The truth about leading others is that you get to a point where you realize that it is difficult to take people to places where you yourself haven’t gone.

    To be an influential and inspiring leader, you have to face your own demons and vow to continually improve. Influential leaders take their personal evolution serious, and they invest in coaching, therapy and mindfulness to ensure that their personal struggles do not overshadow their professional development.

    3. A Willingness to Accept Feedback

    Inspiring and influential leaders are not afraid to accept feedback. In fact, they actively solicit it. They understand that everyone in their life has a lesson to teach them, and they are willing to accept it.

    Inspirational leaders understand that feedback is neither good nor bad but rather an offering that is critical to growth. Even when it hurts or is an affront to the ego, influential leaders understand that feedback is critical to their ability to lead.

    4. Likability

    Some people will argue that leaders need not worry about being liked but should instead focus on being respected. I disagree. Both are important.

    When team members like their boss and believe their boss likes them, they are more likely to go the extra mile to fulfill departmental or organizational goals. Likable leaders are moved to the front of the line when it comes to being influential.

    Relatedly, when colleagues feel management dislikes them, they experience internal stress and can spend unnecessary time focusing on the source of their manager’s discontent versus the work they have been hired to do.

    So, likability is important for both the leader and the people she leads.

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    5. Vulnerability

    Vulnerability is critical for being an inspiring leader. People want the truth. They admire leaders who can occasionally demonstrate vulnerability. It promotes deeper relationships and inspires trust.

    When leaders can showcase vulnerability appropriately, they destroy the illusion that one must be perfect to be a leader. They also demonstrate that vulnerability is not a dirty word; they too can be vulnerable and ask for a helping hand when necessary.

    6. Authenticity

    Authenticity is about living up to one’s stated values in public and behind closed doors.

    Influential leaders are authentic. They set to live out their values and use those values to guide their decisions. The interesting thing about leadership is that people are not looking for perfect leaders. They are, in part, looking for leaders who are authentic.

    7. A True Understanding of Inspiration

    Effective leaders are inspirational. They understand the power of words and deeds and use both strategically.

    Inspiring leaders appropriately use stories and narratives to enable the teams around them to see common situations in an entirely new light.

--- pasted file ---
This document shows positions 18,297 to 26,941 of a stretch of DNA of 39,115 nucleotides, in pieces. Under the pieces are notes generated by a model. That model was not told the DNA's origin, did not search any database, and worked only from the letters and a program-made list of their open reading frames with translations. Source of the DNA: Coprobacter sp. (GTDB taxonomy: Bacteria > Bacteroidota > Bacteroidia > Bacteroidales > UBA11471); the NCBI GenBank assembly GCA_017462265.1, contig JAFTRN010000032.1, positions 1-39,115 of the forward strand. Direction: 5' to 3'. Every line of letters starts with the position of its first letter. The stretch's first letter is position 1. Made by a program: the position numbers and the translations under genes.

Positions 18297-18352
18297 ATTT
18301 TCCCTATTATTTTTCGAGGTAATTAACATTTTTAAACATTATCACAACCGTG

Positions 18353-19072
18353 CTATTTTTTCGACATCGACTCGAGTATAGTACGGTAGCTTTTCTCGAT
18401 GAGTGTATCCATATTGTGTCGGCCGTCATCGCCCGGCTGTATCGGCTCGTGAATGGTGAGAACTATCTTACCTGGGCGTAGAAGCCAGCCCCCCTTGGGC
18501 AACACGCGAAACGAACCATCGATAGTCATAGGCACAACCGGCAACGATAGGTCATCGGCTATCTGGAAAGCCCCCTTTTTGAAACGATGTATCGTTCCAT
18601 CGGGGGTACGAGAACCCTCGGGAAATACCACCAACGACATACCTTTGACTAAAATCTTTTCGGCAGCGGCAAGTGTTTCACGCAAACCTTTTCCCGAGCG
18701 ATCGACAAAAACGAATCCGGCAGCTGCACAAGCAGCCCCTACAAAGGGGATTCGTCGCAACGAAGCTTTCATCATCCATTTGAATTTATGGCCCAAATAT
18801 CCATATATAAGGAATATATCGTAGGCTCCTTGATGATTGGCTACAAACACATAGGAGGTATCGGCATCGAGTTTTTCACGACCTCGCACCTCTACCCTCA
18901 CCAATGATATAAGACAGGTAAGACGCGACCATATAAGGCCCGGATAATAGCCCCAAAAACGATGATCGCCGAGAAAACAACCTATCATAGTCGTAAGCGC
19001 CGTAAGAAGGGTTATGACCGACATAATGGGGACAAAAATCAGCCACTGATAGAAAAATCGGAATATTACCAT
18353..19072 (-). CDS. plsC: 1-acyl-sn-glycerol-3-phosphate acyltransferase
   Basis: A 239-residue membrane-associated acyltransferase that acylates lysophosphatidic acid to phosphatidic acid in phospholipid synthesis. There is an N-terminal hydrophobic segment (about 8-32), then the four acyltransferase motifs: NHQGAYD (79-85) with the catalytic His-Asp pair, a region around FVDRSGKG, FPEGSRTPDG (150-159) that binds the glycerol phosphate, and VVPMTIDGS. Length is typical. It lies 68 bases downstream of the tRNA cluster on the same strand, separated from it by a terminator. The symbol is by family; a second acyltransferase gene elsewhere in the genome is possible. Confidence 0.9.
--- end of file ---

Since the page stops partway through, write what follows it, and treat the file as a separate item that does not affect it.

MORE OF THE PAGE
Inspirational leaders also showcase grit and triumph while convincing the people around them that success and victory are attainable.

    Finally, inspiring leaders encourage the teams they lead to tap into their own genius. They convince others that genius is not reserved for a select few but that most people have it in them.

    As explained in the article True Leadership: What Separates a Leader from a Boss:

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    “A leader creates visions and motivates team members to work together towards the same goal.”

    8. An Ability to See the Humanity in Others

    Inspiring and influential leaders see the humanity in others. Rather than treating their teams as mere tools to accomplish organizational goals, they believe the people around them are unique beings with inherent value.

    This means knowing when to pause to address personal challenges and dispelling with the myth that the personal is separate from the professional.

    9. A Passion for Continual Learning

    Inspiring and influential leaders are committed to continual learning. They invest in their own development and take responsibility for their professional growth.

    These leaders understand that like a college campus, the workplace is a laboratory for learning. They believe that they can learn from multiple generations in the workplace as well as from people from diverse racial and ethnic backgrounds.

    Influential leaders proactively seek out opportunities for learning.

    The Bottom Line

    No one said leadership was easy, but it is also a joy. Influencing others to action and positively impacting the lives of others is a reward unto itself.

    Since leadership abounds, there is an abundance of resources to help you grow into the type of leader who inspires and influences others.

    More Resources About Effective Leadership

    Featured photo credit: Markus Spiske via unsplash.com

    Reference

    [1] Harvard Business Review: How to Be an Inspiring Leader